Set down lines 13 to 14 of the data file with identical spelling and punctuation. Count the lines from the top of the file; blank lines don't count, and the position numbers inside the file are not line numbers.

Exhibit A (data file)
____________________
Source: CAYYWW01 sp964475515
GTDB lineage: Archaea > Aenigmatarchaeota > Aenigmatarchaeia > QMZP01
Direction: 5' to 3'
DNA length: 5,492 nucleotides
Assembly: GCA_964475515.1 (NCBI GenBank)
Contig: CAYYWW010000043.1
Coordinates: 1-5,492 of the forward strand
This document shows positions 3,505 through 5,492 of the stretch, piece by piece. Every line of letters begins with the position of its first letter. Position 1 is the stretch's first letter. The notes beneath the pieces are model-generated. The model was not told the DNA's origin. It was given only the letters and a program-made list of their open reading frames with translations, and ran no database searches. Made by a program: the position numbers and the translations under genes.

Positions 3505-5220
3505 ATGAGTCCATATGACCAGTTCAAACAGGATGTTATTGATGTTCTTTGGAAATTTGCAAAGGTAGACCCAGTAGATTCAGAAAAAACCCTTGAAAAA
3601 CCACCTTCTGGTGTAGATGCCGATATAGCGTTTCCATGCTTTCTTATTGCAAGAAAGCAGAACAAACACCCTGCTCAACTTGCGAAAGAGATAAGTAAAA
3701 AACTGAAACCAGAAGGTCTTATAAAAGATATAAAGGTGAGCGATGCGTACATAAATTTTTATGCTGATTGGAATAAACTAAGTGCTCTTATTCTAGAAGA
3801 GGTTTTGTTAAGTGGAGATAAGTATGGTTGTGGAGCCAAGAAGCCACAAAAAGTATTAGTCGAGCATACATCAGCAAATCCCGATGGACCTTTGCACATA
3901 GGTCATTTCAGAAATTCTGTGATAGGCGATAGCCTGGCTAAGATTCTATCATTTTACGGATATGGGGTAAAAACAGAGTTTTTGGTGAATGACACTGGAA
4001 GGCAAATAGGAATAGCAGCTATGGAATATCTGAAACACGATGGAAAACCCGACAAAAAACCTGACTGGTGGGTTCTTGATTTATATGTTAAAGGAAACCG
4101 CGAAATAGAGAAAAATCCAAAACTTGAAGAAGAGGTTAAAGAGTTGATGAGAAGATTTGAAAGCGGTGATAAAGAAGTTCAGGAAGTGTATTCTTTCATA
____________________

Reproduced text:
3801 GGTTTTGTTAAGTGGAGATAAGTATGGTTGTGGAGCCAAGAAGCCACAAAAAGTATTAGTCGAGCATACATCAGCAAATCCCGATGGACCTTTGCACATA
3901 GGTCATTTCAGAAATTCTGTGATAGGCGATAGCCTGGCTAAGATTCTATCATTTTACGGATATGGGGTAAAAACAGAGTTTTTGGTGAATGACACTGGAA